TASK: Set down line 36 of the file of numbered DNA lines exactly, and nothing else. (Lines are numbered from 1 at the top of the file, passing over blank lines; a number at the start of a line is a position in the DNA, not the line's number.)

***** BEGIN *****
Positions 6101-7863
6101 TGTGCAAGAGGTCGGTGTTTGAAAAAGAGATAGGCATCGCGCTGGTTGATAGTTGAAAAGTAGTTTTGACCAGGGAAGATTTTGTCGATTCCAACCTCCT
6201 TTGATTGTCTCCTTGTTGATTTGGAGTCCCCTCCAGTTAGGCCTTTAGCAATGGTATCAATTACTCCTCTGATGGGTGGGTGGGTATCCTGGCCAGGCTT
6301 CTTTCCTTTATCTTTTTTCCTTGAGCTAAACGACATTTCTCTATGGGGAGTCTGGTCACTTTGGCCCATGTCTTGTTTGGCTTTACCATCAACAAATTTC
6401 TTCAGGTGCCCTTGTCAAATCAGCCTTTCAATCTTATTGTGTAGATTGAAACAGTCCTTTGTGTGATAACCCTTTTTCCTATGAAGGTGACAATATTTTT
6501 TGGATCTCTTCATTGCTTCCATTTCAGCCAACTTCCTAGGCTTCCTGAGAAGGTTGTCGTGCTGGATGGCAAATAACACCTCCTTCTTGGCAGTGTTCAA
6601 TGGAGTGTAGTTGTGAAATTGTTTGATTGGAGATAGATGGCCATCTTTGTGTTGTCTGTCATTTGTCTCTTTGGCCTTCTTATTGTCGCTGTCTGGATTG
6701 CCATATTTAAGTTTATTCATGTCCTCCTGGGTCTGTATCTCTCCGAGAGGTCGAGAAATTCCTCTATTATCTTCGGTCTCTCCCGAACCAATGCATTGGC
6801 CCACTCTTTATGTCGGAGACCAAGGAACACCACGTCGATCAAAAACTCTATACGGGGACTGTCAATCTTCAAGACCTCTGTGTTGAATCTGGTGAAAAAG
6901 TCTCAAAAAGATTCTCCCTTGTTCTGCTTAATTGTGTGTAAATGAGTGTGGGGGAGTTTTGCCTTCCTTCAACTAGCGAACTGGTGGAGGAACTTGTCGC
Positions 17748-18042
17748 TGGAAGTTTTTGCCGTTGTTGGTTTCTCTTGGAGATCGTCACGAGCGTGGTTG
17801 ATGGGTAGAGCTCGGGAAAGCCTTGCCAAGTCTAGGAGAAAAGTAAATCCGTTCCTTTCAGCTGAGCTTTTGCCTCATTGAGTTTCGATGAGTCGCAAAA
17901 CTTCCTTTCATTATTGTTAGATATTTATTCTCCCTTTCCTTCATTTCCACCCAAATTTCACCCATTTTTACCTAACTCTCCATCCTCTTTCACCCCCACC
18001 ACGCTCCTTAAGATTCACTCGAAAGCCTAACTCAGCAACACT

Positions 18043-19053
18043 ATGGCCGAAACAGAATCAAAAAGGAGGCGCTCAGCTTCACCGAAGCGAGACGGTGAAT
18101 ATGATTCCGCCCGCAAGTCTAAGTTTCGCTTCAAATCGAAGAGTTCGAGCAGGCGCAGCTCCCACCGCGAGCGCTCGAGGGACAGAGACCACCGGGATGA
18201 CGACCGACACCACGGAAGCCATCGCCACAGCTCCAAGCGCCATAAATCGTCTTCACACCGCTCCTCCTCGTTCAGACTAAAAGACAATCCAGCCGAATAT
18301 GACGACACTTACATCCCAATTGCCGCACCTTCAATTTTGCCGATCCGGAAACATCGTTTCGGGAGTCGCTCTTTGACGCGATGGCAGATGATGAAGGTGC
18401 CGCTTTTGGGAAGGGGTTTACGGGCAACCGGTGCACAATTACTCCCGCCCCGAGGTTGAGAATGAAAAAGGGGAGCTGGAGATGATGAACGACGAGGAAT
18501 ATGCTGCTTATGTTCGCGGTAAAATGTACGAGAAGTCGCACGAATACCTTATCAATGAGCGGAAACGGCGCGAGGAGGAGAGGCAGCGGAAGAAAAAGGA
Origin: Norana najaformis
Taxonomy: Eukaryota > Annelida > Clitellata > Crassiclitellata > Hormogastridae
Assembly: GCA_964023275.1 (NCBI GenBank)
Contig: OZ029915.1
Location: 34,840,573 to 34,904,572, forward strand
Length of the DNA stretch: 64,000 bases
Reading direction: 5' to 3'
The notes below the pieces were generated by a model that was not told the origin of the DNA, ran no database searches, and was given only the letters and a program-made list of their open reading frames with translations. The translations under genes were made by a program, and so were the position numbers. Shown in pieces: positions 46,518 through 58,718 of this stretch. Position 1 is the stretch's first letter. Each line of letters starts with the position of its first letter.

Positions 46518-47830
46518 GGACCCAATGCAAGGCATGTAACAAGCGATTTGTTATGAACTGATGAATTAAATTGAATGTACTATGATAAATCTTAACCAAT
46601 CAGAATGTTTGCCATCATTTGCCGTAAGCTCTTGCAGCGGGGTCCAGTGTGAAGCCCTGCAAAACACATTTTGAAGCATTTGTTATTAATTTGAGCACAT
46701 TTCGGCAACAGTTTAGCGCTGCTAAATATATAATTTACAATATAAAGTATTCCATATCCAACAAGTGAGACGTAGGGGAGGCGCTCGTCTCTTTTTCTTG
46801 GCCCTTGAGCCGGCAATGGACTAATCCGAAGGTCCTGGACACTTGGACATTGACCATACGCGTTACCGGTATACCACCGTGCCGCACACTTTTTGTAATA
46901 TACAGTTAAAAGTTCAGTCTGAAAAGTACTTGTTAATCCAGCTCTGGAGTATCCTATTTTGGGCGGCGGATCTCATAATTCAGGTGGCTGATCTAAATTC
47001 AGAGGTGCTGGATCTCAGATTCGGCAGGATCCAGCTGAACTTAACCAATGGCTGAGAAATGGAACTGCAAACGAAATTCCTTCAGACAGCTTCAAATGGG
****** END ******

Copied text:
46901 TACAGTTAAAAGTTCAGTCTGAAAAGTACTTGTTAATCCAGCTCTGGAGTATCCTATTTTGGGCGGCGGATCTCATAATTCAGGTGGCTGATCTAAATTC